School leaders and teachers foster genuine involvement of students through:
- supporting positive relationships between teachers and students
- fostering and maintaining positive, caring and respectful peer relationships (both same-age and cross-age).
In a safe and supportive school community, students feel a sense of belonging, consider their school to be a good school, care for and support other students in their school community, and contribute to the school's positive reputation.
Authentic student participation is one of the five key elements of the Australian Student Wellbeing Framework, with the key principle being that 'students are active participants in their own learning and wellbeing, feel connected and use their social and emotional skills to be respectful, resilient and safe'. These effective practices for authentic student participation are based directly on content from the Australian Student Wellbeing Framework (PDF, 2.7MB):
- Provide opportunities for authentic student decision-making over matters that affect them
- Create and maintain inclusive and interactive learning environments to encourage active student participation to foster a sense of connectedness
- Actively engage students through the use of evidence-informed, strengths-based approaches to enhance their own learning and wellbeing
- Explicitly teach social and emotional skills using evidence-informed practices related to personal safety, resilience, help-seeking and protective behaviours across the curriculum
- Collaborate with students to develop strategies to enhance wellbeing, promote safety and counter violence, bullying and abuse in all online and physical spaces.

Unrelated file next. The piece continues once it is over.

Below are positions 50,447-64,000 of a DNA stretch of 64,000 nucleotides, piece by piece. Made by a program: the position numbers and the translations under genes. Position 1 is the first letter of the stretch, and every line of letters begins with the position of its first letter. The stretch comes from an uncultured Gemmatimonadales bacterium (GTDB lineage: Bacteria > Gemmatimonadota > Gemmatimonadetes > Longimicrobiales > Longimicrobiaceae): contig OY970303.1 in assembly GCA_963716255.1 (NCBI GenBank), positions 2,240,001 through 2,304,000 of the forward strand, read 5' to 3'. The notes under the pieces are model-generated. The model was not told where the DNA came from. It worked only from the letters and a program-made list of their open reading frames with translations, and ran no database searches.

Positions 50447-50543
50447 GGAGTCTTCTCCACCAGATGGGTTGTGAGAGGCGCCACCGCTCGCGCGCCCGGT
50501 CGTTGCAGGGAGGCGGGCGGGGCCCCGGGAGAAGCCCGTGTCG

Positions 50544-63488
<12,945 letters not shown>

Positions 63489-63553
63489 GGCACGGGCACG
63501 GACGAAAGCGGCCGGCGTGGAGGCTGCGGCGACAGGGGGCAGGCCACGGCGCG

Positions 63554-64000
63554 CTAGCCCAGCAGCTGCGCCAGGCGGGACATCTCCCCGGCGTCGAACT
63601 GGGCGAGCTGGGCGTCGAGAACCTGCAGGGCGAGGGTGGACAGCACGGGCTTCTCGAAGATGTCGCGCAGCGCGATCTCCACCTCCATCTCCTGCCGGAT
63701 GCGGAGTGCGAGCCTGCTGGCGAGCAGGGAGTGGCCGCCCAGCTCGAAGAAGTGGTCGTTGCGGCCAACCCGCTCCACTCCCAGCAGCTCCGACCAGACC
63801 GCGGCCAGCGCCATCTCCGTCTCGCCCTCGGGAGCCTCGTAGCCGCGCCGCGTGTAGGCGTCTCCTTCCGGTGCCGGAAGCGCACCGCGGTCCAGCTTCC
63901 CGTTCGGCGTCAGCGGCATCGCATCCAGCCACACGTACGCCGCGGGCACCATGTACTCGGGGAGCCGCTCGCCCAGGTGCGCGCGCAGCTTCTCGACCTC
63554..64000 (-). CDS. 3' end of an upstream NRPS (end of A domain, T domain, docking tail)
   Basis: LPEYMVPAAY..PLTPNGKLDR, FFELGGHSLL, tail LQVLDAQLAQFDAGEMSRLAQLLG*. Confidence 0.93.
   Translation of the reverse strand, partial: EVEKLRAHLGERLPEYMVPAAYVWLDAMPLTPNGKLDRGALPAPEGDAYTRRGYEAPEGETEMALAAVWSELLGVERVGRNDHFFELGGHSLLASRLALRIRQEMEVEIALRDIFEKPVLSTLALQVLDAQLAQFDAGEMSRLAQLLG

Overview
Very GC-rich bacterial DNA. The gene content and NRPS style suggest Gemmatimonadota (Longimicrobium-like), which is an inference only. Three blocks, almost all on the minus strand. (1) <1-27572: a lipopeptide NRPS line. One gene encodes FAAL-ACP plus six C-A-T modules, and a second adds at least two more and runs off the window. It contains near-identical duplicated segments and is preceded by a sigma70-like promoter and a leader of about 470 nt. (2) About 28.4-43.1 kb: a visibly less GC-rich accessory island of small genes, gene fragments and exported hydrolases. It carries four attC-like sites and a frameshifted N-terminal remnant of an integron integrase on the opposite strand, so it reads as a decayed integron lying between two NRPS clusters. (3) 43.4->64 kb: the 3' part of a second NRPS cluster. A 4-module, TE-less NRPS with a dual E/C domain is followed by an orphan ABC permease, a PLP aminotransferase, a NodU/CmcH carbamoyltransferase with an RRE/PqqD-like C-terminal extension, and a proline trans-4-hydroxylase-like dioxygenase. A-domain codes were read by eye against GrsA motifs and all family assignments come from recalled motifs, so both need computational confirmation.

Opportunities to actively engage students are also embedded across the remaining four elements of the Australian Student Wellbeing Framework:
- Actively seek and incorporate students' perspectives about safety and wellbeing in order to promote positive learning outcomes (LEADERSHIP)
- Recognise and value the role and contribution of staff, students and families in building and sustaining school connectedness (INCLUSION)
- Actively seek the involvement of school staff, students and families in the promotion and recognition of positive behaviour (SUPPORT)
Student leaders play a central role in creating a positive school climate in which bullying is not acceptable.
Schools can harness experience and status of student leaders, both formal and informal, through:
discussing with senior students (and others) the importance of modelling appropriate behaviour in resolving conflict and responding to bullying
fostering peer support by older students for younger students
delegating responsibility to students for teaching anti-bullying and cybersafety messages to others (e.g. peers, younger students, teachers, parents and families)
encouraging students to participate in activities that build empathy with others
formalising student leadership roles that focus on student wellbeing and fostering a safe and supportive school.